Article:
Inflation is coming for your closet—the cost of clothing to jump next year, new report shows
The global fashion industry is set for a complete recovery in 2022. But while fashion retailers will breathe a deep sigh of relief as COVID-caused supply and demand constraints finally ease, shoppers will have to reconcile themselves to price jumps in everything from hats to bags to shoes.
Owing to supply-chain snarls, two-thirds of fashion executives said they are expecting to increase prices in 2022, with an average price increase of 3% across all clothing and apparel, this year’s State of Fashion 2022 report by the Business of Fashion and McKinsey & Co. found.
A worrying 15% of executives polled said they planned on increasing prices by more than 10% in 2022.
Inflation in fashion is caused by a combination of material shortages, transportation bottlenecks, and rising shipping costs straining supply and demand, according to the study, which surveyed more than 220 international fashion executives and experts.
The supply and demand crunch is expected to even out in 2022, and the fashion industry is set to grow by 3% to 8% in the next year—surpassing 2019 levels. Recovery is set to be strongest across China and the U.S., while Europe, still bogged down by lockdown restrictions and rising case numbers, will lag behind.
The winners from this past difficult year had two things in common: digital strength and an Asia-Pacific focus.
Sustainability and digitally minded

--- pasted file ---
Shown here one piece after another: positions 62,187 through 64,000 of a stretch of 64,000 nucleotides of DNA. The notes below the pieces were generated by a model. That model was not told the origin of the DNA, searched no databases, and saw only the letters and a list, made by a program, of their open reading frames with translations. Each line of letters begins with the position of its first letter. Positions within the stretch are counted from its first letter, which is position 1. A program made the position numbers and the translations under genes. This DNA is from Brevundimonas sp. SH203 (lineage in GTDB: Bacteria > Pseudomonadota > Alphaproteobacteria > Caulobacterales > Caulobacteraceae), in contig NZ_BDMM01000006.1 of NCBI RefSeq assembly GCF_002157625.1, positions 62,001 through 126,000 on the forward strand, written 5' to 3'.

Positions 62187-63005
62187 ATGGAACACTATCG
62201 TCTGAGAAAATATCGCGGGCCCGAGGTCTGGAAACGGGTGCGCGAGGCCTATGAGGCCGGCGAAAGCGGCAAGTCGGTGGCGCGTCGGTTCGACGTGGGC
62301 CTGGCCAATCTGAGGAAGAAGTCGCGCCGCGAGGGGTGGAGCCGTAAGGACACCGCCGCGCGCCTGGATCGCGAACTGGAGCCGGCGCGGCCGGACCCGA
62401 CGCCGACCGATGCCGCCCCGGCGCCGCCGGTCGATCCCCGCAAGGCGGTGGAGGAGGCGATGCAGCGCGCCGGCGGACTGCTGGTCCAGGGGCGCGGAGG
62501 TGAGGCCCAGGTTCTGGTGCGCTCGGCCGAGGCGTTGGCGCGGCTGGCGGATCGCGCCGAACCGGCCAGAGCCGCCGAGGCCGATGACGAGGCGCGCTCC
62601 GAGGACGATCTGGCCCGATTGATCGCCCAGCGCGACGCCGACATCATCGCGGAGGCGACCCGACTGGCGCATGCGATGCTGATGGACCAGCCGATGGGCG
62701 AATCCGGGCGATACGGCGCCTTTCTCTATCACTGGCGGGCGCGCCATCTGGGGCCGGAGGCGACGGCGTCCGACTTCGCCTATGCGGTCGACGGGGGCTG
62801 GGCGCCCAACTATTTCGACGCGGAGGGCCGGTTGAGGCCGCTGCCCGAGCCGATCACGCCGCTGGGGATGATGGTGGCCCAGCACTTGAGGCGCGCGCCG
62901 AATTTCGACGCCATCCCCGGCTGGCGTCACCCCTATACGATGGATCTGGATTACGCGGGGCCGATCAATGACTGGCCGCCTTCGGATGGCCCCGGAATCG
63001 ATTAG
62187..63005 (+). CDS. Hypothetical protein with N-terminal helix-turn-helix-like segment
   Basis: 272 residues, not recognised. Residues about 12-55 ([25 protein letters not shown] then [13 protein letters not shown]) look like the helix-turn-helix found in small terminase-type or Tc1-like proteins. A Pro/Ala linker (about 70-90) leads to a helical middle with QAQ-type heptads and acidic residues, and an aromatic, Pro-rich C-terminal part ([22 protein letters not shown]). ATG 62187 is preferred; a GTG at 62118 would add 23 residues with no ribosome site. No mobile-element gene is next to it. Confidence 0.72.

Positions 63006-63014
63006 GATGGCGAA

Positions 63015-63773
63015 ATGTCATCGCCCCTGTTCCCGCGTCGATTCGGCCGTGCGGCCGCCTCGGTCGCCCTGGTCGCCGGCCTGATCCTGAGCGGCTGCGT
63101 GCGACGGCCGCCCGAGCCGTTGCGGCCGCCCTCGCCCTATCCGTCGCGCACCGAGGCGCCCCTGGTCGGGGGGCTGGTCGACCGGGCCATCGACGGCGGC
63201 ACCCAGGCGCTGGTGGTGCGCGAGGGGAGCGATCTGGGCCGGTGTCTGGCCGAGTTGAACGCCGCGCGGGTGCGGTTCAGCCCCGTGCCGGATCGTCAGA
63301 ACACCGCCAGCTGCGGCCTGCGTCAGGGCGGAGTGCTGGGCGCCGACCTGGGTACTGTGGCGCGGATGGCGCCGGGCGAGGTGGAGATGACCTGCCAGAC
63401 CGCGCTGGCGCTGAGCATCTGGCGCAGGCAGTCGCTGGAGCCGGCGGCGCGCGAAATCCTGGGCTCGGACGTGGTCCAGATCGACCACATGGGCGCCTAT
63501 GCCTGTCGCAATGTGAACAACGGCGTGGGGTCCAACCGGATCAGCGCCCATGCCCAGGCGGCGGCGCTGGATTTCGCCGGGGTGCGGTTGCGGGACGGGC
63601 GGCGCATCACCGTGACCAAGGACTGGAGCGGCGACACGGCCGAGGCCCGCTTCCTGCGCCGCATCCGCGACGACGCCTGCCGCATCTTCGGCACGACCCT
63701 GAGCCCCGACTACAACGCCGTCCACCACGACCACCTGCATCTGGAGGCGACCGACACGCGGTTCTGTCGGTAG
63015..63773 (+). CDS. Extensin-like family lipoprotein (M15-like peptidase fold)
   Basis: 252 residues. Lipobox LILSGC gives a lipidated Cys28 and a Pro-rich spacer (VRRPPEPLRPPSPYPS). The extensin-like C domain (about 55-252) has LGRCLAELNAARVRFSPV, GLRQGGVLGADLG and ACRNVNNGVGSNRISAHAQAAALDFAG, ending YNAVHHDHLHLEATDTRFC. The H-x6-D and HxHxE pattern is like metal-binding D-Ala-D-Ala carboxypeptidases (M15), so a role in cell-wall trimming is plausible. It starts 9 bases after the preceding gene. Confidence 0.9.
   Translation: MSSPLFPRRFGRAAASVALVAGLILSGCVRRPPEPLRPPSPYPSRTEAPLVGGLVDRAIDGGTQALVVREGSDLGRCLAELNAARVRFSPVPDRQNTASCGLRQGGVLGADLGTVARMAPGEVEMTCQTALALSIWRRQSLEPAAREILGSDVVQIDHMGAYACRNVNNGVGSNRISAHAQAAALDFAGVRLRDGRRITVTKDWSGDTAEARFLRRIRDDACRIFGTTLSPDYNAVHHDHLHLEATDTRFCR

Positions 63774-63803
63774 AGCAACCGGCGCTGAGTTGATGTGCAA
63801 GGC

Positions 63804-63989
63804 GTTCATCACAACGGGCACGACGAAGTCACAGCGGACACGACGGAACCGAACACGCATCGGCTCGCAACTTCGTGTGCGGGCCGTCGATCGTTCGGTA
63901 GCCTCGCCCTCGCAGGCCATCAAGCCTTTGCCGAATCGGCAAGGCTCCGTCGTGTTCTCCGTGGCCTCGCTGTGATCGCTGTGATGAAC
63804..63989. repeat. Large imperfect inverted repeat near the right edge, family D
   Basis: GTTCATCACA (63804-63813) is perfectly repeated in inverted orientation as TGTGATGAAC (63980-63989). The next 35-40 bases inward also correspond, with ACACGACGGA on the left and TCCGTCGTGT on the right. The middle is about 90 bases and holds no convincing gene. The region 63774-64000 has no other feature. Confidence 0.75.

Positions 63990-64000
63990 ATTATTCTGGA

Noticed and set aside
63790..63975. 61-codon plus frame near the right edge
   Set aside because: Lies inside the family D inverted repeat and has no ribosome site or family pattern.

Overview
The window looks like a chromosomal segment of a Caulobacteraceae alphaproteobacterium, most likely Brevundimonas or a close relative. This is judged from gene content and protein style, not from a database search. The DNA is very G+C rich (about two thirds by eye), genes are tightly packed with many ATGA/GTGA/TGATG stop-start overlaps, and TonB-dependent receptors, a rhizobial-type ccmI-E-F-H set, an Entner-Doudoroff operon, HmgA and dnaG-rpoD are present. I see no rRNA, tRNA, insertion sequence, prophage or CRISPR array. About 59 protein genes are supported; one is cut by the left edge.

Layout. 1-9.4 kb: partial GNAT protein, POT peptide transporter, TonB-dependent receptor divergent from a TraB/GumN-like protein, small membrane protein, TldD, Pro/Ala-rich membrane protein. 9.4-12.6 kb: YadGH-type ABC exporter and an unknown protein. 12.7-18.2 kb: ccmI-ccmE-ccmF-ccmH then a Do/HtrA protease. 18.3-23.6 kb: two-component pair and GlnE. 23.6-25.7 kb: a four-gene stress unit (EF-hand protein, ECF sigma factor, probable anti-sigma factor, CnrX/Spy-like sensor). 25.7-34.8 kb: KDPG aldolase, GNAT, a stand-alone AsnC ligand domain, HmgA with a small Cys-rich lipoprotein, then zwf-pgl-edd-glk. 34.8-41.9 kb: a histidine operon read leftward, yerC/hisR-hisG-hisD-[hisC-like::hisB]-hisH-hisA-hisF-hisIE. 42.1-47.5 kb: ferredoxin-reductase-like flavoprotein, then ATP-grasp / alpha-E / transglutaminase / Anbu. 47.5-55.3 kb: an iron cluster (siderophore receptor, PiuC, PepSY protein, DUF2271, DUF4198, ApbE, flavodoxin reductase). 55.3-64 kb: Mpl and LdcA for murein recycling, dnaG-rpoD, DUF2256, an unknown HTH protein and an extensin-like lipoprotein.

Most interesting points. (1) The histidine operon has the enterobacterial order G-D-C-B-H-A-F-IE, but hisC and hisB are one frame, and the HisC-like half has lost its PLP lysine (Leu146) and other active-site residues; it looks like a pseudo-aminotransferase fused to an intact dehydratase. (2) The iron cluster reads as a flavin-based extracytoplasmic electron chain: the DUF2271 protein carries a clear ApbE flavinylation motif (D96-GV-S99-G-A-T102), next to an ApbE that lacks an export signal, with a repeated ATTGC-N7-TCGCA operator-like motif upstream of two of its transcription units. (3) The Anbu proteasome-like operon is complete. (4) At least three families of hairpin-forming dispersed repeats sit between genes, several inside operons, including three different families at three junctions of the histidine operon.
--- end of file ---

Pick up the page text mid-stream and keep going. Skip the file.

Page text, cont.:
Two other notable trends emerged in this year’s report. The first is the growing demand for sustainability and, in particular, for circularity and the closed-loop recycling of clothes. While currently less than 10% of the global textile market is composed of recycled materials, according to Textile Exchange, sustainability-focused clothing is expected to become mainstream in 2022.
Around 68% of fashion executives found that the immaturity of technological solutions stopped them from a major scale-up of recycled clothing, while 60% of the same executives were tackling the problem themselves and said they were investing in new closed-loop recycling technology.
The second trend highlighted the growing “metaverse,” which offers opportunities for audience growth and income generation for fashion brands—without sewing a stitch.
Creating and selling NFTs of clothing, and allowing gamers to buy, keep, and trade virtual fashion products—also known as “social commerce”—is expected to grow in 2022, with 37% of fashion executives saying it would be one of the top three things that will impact their business next year.
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